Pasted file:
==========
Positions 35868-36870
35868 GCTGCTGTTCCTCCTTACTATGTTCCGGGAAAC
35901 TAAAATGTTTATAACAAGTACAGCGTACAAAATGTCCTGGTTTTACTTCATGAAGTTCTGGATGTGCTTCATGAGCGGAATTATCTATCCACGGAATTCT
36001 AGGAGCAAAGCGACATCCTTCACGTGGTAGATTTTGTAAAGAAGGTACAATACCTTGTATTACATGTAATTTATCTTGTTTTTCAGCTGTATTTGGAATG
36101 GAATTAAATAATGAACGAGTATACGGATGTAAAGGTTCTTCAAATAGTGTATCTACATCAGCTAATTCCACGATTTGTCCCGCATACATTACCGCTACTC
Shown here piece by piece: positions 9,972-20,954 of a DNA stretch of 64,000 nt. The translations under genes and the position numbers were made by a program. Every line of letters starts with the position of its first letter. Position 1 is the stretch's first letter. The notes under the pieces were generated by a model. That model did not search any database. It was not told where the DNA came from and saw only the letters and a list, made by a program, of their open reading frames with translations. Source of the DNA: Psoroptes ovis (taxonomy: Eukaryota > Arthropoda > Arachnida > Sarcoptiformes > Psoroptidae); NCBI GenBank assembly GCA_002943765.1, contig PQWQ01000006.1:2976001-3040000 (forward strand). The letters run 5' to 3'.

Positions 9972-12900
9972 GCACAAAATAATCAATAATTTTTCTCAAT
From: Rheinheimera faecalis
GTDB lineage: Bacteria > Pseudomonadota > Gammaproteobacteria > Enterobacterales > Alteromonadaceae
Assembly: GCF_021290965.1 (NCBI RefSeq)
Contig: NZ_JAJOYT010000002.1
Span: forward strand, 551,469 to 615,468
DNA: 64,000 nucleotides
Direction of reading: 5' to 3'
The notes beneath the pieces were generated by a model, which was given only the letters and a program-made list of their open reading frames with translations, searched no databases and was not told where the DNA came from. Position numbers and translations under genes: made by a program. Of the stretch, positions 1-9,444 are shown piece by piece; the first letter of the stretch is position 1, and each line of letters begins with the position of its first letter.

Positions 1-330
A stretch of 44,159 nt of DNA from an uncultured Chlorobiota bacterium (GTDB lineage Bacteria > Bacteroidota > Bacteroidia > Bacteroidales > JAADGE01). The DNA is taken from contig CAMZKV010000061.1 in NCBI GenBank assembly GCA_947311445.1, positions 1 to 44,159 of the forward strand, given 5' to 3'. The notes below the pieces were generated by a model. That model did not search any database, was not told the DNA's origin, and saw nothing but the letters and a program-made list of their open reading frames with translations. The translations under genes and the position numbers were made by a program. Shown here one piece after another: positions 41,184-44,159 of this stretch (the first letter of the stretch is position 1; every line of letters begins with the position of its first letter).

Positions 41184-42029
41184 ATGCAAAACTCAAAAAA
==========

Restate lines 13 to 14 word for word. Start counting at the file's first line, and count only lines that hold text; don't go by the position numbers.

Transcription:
Span: forward strand, 551,469 to 615,468
DNA: 64,000 nucleotides